skitter

verb
skit·ter | \ˈski-tər \
skittered; skittering; skitters

Definition of skitter 

intransitive verb

1a : to glide or skip lightly or quickly

b : to move in or as in a jittery or jerky way leaves skittering over the sidewalk

2 : to twitch the hook of a fishing line through or along the surface of water

transitive verb

: to cause to skitter

Examples of skitter in a Sentence

Dry leaves skittered over the sidewalk. Mice skittered across the floor.

Recent Examples on the Web

Late in the second quarter, the animosity that had been percolating between the two teams nearly bubbled over when Robert Covington sent Goran Dragic skittering face first across the court with a body after he’d been fouled on a fastbreak. David Murphy, Philly.com, "How special can these Sixers be? Just listen to Dwyane Wade | David Murphy," 21 Apr. 2018 The German shepherd next door has been pacing back and forth every night since, nails skittering across the floor. Emily Dreyfuss, WIRED, "Do Thundershirts Really Calm Dogs During Fireworks or What?," 3 July 2018 Marylanders first skittered into early voting in 2010 after legislation was passed in 2007 and 2009 to enable early voting and spell out guidelines. Leah Brennan, Howard County Times, "A smooth opening day at one Howard early-voting center," 14 June 2018 There was Alex Tuch during the second shift of Game 4, sending a no-look pass that skittered through traffic and met iron. Alex Prewitt, SI.com, "After Game 4 Win, the Capitals Are on the Cusp of Finishing Their Story in Stanley Cup Final," 5 June 2018 The album, out now, is the duo’s most inventive project yet, soaring between euphoric harmonies, ghostly Auto-Tune creations, and skittering drums in their signature sample-heavy style. Tatiana Cirisano, Billboard, "DJDS on Their Kanye West Co-Sign, Working With Khalid, and Their Ambitious New Album," 29 May 2018 According to Cajun lore, when the Acadians (the origin of the term Cajun) were driven out of Canada by the British in 1759 and fled south to settle in the Louisiana delta, lobster skittered behind them, longing for their French cooks. William Boston, WSJ, "Berlin Puts Out a Contract on Invasive Crawfish," 8 May 2018 As dialogue in the show, about a high school female swim team, skitters from zombies to cunnilingus to college athletic programs to tampon mechanics, director Ariel Craft doesn’t always make the lightning shifts seem motivated. Lily Janiak, San Francisco Chronicle, "Young womanhood sopping wet with bodily fluids in Shotgun’s ‘Dry Land’," 31 May 2018 An ammo clip for the rifle skittered across the floor, a kid told me. Special To The Oregonian, OregonLive.com, "Thurston 20 years later: 'I never want to cover another school shooting'," 20 May 2018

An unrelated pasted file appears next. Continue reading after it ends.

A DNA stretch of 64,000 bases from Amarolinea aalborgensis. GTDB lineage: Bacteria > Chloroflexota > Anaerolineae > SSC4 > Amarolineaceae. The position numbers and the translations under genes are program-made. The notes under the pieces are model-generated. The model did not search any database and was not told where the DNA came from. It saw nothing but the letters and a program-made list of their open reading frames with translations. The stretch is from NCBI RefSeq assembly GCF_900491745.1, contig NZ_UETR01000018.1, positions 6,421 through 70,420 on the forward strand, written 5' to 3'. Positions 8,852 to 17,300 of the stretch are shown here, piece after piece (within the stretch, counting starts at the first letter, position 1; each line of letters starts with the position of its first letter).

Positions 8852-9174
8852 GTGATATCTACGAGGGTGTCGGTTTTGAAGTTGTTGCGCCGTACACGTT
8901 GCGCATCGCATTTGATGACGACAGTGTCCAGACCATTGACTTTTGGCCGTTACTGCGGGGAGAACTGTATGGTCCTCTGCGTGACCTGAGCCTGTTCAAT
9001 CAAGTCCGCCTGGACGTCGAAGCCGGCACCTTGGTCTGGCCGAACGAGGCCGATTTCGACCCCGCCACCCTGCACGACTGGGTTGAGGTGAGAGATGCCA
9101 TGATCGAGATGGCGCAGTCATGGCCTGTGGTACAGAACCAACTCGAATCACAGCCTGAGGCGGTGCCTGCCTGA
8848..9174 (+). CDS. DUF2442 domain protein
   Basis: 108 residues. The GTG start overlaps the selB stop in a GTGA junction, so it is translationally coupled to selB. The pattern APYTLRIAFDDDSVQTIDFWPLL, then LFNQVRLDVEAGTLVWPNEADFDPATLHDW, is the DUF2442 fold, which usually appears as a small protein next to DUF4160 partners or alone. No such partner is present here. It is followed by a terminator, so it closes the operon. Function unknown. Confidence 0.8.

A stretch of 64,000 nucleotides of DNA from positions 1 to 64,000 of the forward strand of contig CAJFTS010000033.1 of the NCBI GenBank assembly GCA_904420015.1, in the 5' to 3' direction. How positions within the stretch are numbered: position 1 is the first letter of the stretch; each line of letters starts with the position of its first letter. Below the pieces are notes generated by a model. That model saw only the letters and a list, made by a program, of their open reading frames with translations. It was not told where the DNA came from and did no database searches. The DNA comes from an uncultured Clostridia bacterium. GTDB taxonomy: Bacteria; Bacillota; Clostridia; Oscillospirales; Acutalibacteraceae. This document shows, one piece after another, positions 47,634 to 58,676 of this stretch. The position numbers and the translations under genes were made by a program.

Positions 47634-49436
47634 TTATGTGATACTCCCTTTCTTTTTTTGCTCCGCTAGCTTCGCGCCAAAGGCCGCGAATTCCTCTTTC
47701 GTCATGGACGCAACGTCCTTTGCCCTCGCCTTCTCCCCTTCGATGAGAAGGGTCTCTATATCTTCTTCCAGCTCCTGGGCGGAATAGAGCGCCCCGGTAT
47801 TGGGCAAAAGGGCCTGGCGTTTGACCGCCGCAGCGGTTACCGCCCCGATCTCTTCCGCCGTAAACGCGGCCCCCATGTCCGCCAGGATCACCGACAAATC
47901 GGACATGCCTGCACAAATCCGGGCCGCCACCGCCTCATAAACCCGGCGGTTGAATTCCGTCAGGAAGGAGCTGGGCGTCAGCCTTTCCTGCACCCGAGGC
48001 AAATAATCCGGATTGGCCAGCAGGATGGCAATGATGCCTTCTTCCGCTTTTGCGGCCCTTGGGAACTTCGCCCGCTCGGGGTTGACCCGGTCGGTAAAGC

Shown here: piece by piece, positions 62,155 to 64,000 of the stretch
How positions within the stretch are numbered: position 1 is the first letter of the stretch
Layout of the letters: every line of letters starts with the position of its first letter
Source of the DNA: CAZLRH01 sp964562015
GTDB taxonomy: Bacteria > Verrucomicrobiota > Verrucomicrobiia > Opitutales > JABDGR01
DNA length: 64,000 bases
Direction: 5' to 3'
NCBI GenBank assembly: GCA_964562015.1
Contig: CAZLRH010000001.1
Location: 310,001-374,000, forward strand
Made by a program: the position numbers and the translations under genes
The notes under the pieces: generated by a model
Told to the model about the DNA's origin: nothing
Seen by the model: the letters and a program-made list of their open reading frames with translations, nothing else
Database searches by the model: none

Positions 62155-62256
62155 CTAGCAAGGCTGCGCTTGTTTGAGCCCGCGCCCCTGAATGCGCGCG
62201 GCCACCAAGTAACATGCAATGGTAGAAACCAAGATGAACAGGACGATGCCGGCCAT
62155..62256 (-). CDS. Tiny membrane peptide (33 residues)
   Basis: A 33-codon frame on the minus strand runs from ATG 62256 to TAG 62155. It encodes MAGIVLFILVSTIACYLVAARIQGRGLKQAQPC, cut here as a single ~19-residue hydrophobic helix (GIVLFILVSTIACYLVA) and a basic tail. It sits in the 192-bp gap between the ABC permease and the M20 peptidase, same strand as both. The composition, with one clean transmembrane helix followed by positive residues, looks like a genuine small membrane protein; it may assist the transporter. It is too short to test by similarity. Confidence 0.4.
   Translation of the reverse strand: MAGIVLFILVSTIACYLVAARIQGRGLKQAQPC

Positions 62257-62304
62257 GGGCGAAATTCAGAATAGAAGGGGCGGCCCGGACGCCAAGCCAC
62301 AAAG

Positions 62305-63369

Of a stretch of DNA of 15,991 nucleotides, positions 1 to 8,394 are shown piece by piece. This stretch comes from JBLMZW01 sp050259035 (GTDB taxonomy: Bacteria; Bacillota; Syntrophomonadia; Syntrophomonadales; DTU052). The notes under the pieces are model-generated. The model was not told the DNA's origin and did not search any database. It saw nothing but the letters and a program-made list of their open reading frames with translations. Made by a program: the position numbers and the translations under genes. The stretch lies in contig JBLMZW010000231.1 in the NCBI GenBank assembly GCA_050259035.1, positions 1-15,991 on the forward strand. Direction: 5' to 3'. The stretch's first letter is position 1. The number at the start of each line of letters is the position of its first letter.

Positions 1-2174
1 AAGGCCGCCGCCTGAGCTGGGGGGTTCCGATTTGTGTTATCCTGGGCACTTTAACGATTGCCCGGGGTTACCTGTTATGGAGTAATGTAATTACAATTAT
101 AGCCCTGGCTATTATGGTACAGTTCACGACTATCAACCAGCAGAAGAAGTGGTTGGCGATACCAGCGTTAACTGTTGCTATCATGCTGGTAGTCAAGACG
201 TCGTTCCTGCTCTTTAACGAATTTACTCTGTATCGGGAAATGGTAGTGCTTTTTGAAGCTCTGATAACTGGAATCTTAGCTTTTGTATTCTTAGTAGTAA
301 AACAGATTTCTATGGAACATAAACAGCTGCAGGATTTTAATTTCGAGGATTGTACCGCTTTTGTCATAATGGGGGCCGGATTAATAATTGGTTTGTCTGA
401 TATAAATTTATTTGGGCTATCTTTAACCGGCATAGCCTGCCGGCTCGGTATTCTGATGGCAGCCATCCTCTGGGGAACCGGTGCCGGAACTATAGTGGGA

These example sentences are selected automatically from various online news sources to reflect current usage of the word 'skitter.' Views expressed in the examples do not represent the opinion of Merriam-Webster or its editors. Send us feedback.

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First Known Use of skitter

1845, in the meaning defined at intransitive sense 1a

History and Etymology for skitter

probably frequentative of English dialect (Scots and northern) skite to move quickly, probably from Old Norse skyt-, stem of skjōta to shoot

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Dictionary Entries near skitter

Skitswish

Skittaget

Skittagetan

skitter

skittery

skittish

skittle

Statistics for skitter

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Time Traveler for skitter

The first known use of skitter was in 1845

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More Definitions for skitter

skitter

verb

English Language Learners Definition of skitter

: to move quickly and lightly along a surface

skitter

verb
skit·ter | \ˈski-tər \
skittered; skittering

Kids Definition of skitter

: to glide or skip lightly or quickly … Chipmunks skittered along the stone walls …— Robert Lawson, Rabbit Hill

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